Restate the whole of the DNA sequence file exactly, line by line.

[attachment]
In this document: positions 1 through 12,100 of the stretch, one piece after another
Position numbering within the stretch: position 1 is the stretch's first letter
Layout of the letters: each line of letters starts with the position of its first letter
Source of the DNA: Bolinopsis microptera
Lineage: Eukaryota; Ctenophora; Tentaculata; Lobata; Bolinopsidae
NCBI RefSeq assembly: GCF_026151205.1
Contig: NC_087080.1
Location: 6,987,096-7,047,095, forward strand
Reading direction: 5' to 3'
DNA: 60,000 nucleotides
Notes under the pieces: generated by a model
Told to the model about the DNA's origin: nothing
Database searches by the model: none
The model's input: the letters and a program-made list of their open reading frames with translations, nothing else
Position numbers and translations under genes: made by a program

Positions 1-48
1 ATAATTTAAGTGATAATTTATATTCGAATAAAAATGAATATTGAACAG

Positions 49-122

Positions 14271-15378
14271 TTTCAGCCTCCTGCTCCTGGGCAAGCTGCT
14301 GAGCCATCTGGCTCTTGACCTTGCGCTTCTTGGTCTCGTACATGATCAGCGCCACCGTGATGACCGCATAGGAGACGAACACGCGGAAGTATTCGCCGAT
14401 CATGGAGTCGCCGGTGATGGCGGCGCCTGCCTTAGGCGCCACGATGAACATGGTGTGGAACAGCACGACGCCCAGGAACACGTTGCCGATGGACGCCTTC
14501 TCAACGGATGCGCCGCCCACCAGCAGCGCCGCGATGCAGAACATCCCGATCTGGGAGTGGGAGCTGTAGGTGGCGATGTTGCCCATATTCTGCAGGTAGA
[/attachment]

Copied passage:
In this document: positions 1 through 12,100 of the stretch, one piece after another
Position numbering within the stretch: position 1 is the stretch's first letter
Layout of the letters: each line of letters starts with the position of its first letter
Source of the DNA: Bolinopsis microptera
Lineage: Eukaryota; Ctenophora; Tentaculata; Lobata; Bolinopsidae
NCBI RefSeq assembly: GCF_026151205.1
Contig: NC_087080.1
Location: 6,987,096-7,047,095, forward strand
Reading direction: 5' to 3'
DNA: 60,000 nucleotides
Notes under the pieces: generated by a model
Told to the model about the DNA's origin: nothing
Database searches by the model: none
The model's input: the letters and a program-made list of their open reading frames with translations, nothing else
Position numbers and translations under genes: made by a program

Positions 1-48
1 ATAATTTAAGTGATAATTTATATTCGAATAAAAATGAATATTGAACAG

Positions 49-122

Positions 14271-15378
14271 TTTCAGCCTCCTGCTCCTGGGCAAGCTGCT
14301 GAGCCATCTGGCTCTTGACCTTGCGCTTCTTGGTCTCGTACATGATCAGCGCCACCGTGATGACCGCATAGGAGACGAACACGCGGAAGTATTCGCCGAT
14401 CATGGAGTCGCCGGTGATGGCGGCGCCTGCCTTAGGCGCCACGATGAACATGGTGTGGAACAGCACGACGCCCAGGAACACGTTGCCGATGGACGCCTTC
14501 TCAACGGATGCGCCGCCCACCAGCAGCGCCGCGATGCAGAACATCCCGATCTGGGAGTGGGAGCTGTAGGTGGCGATGTTGCCCATATTCTGCAGGTAGA